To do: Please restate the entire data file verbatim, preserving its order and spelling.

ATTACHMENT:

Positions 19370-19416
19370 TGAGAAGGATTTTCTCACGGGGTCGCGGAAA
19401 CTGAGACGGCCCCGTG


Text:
Positions 19370-19416
19370 TGAGAAGGATTTTCTCACGGGGTCGCGGAAA
19401 CTGAGACGGCCCCGTG